We’re well into the season of prospective graduate students visiting graduate schools and trying to decide where to spend possibly the next five or more years of their lives working pretty darn hard doing something they hopefully love. There are a lot of things to consider when thinking about graduate schools and lists exist that are much more thorough than I could achieve, but one thing that many students probably don’t consider is health insurance (I know I didn’t).
Since graduate students are generally employed part-time as either research assistants or teaching assistants, you will likely have the option of getting health insurance through your employer, i.e. your university. For many graduate students, they’ll be approaching the years where they will no longer be able to be on their parents’ health insurance or it’ll be the first time they have an employer that provides health insurance. From my personal experience this adds up to health insurance not being anywhere near a consideration when students are considering schools.
Many prospective graduate students are in their 20’s or early 30’s and therefore likely to be in fairly good health. I have friends who have only gone to the campus clinic for the occasional flu shot and don’t even realize that at Michigan State University, graduate students get practically unlimited free clinic visits and a number of injections free.
Graduate school is an exceedingly stressful experience, however, making good health something that can slip away without you realizing it when the paper deadlines add up. Health problems (mental and physical) then of course have the effect of making pretty much everything harder, adding to the stress of keeping up with the unlimited amount of work, creating a pretty vicious feedback cycle.
Michigan State has health insurance for graduate students that is so good that I heard repeatedly in my first semester the rumor that the grad students had better health insurance than the professors (I find this highly unlikely to be true, but I never did check!). As I mentioned, grad students can go to the clinic to meet with a doctor for free as often as you could practically need. For specialist referrals, the copay is $10 with no deductible. The copay for prescriptions is $7.50 and often is less depending on the medication.
I know all of this because I have discovered the fun of trying to manage grad school and a disabling medical condition. I found out when I started at MSU that I had three bulging discs in my spine. It was the first time a doctor had taken my back pain seriously enough to send me for an MRI. I proceeded to try every option with an orthopedic specialist over the last three years, finally ending with surgery (just two weeks ago!) to remove the worst bulge that had progressed to pinching my sciatic nerve.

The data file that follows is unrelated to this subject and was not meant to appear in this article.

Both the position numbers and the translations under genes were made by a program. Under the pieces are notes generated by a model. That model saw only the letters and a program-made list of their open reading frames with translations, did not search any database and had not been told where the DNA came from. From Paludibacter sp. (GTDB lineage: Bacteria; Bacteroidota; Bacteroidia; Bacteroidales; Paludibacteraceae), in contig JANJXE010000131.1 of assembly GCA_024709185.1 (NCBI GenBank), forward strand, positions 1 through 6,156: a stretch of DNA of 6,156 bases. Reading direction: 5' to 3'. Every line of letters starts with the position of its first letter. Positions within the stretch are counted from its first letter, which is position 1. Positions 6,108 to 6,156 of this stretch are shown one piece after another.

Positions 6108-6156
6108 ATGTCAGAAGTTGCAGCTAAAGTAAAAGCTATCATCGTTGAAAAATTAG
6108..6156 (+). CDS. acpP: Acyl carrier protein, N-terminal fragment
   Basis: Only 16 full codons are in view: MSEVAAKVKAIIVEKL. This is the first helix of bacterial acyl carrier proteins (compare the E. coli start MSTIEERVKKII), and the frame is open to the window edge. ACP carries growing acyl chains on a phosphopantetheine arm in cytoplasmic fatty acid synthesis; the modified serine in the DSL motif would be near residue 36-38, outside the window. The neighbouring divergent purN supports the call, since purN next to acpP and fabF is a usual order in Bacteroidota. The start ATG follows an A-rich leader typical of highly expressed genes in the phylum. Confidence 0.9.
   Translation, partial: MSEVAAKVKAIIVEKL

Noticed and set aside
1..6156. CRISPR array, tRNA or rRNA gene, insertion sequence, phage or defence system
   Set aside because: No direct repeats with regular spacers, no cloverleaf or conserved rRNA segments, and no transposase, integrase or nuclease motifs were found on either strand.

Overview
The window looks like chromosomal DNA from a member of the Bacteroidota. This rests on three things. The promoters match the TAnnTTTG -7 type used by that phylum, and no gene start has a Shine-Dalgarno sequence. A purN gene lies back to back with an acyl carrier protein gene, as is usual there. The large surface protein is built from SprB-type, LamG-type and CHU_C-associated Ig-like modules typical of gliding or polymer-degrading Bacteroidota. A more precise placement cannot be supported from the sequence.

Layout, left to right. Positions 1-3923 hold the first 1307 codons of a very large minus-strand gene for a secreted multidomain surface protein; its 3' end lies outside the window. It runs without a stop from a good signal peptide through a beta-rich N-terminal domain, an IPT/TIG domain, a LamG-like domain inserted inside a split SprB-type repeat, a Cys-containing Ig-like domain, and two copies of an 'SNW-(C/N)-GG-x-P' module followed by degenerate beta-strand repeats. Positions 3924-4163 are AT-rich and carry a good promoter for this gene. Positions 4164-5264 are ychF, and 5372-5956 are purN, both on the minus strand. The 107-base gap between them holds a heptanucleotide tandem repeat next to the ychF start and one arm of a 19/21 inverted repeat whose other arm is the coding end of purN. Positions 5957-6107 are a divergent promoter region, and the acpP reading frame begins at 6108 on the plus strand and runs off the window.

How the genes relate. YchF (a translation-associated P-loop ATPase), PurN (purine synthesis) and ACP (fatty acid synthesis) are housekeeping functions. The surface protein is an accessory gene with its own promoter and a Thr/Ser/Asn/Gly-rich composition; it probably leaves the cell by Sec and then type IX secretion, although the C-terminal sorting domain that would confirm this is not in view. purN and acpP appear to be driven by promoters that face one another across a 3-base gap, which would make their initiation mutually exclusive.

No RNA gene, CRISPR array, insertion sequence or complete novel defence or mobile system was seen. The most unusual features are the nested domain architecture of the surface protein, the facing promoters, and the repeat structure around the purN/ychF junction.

The surgery was laparoscopic with only a one-inch incision, so I was feeling remarkably better even just an hour after waking up without any painkillers. A week later and I can already see the devastating impact that my poor health had had on my graduate school experience. I had been wondering for a while why I wasn’t able to keep up the good study habits I had had in undergrad. I can now see that previously good study habits were due to my love of being productive and solving problems. That passion was stifled when my physical and emotional energy were being drained by pain and medication.
Homework that I was procrastinating starting before my surgery now sounds like fun. While I knew logically that pain and medication explained my tiredness, it didn’t make getting out of bed after only eight hours of sleep any easier. Now I feel like I have insomnia because of how early I wake up feeling rested and ready to start the day. In short, taking care of your mental and physical health is essential to your productivity as a grad student. Having health insurance that makes it easy and affordable for you to take care of your health can therefore make a big difference in how successful your graduate school experience turns out.
As you or students you know are considering where to go to graduate school, I encourage you to ask current graduate students what they think of their health insurance options and be a bit worried if they give you only a knowing laugh in response! I suspect the same can be said for postdoc and faculty positions. In particular, try to find out about mental health coverage because it seems in my experience to be more variably covered and what graduate students are more at risk of needing help with.
Do you know your health insurance benefits at your university (or your prospective universities)? Do you know how they compare to other universities?
Good luck with your applications and decisions!